Trump's Plan To Keep Coal Power Plants Running Would Kill Hundreds Of Americans

And no, clean coal isn't real. Evan El-Amin/Shutterstock

Robin Andrews 06 Jul 2018, 17:31

You might not have realized, but the Trump administration really digs coal. Even as much of the world turns its back on the infamously dirty (but still frustratingly cheap) source of power, the White House is determined to find out how to use even the most obscure federal powers to intervene in the energy market and apply the defibrillator.

It’s not yet clear if or when any kind of coal bailout would happen, but a new working paper by the non-profit Resources for the Future (RFF) has looked at the version that would keep nuclear and coal power plants from shutting down for two additional years. Spoiler alert: it’s a terrible, no good, very bad idea.

Putting aside the fact that it would boost America’s greenhouse gas (GHG) emissions equivalent to putting 4.3 million more cars on the road per year, it would also cause 353 to 815 premature deaths in 2019-2020 – and that, like all values in the paper, is a conservative estimate.

The plan – which we’ll poetically refer to as the Coal Floater Initiative (CFI) – doesn’t even do the thing it’s supposed to do: create jobs and boost the economy. According to the study, although it would support a staggeringly low number of coal-mining jobs (about 790), it is also “likely to reduce economy-wide employment” due to the knock-on effect on other sectors.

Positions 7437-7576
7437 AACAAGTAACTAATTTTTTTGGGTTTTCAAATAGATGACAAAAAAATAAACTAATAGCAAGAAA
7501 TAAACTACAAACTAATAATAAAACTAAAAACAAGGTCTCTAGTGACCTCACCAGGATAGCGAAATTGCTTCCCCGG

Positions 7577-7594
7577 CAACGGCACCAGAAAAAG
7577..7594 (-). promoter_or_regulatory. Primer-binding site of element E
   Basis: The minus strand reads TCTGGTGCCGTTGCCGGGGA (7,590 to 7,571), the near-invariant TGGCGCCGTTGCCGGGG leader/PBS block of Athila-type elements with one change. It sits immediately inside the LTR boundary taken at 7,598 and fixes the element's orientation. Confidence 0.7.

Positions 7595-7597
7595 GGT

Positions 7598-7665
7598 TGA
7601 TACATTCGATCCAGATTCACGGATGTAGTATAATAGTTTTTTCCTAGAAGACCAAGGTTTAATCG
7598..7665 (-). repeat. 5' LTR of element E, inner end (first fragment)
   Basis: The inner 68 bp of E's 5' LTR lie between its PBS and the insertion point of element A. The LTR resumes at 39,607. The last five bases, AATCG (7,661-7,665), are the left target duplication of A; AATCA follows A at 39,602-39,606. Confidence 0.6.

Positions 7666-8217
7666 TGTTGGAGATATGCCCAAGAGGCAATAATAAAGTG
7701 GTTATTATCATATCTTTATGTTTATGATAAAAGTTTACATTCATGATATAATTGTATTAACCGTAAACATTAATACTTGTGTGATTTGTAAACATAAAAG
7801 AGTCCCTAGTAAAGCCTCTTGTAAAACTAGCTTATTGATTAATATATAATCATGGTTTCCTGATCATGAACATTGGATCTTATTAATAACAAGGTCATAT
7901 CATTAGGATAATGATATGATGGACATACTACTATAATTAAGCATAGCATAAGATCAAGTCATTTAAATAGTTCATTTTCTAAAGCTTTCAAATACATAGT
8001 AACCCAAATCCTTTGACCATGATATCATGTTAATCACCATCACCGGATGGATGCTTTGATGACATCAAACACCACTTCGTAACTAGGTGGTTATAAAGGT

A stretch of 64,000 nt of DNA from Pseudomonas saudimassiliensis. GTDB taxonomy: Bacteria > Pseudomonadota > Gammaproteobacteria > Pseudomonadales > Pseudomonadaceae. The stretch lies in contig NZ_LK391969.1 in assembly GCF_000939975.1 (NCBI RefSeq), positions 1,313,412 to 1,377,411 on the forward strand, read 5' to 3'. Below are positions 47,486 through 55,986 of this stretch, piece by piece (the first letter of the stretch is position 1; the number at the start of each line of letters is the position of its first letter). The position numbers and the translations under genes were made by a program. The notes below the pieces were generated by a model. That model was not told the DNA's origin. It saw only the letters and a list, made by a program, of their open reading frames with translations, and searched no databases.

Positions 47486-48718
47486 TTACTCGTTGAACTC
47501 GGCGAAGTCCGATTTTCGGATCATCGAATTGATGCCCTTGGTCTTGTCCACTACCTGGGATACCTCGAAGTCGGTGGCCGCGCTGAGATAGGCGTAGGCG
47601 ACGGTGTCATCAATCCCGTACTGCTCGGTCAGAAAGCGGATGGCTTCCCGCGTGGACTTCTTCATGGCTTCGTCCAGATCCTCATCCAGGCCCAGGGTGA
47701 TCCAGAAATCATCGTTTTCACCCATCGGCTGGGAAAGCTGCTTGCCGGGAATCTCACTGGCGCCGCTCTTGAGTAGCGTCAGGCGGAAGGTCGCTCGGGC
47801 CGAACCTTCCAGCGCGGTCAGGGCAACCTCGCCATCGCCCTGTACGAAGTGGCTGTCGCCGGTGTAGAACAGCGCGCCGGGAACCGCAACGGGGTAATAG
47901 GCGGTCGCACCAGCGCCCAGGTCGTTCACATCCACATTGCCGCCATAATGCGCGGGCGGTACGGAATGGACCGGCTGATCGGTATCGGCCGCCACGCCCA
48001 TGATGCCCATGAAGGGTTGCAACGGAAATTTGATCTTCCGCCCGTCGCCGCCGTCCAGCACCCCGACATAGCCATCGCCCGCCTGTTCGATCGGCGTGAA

That’s not the standout part of the study, though. The statistic that really sticks with you is this: for every 2 to 4.5 extra coal sector jobs added, a person somewhere in the US will die as a result of the extra air pollution those jobs will be helping to generate. Most of these will be caused by sulfur dioxide emissions, which already help to kill 4.5 million people per year around the globe by attacking the lining of their lungs.

This comes with an economic cost too. Dealing with the negative health effects of this marginally boosted coal sector will cost between $4 and $9 billion. Altogether then, this plan is about as good an idea as broken glass-topped pineapple pizza.

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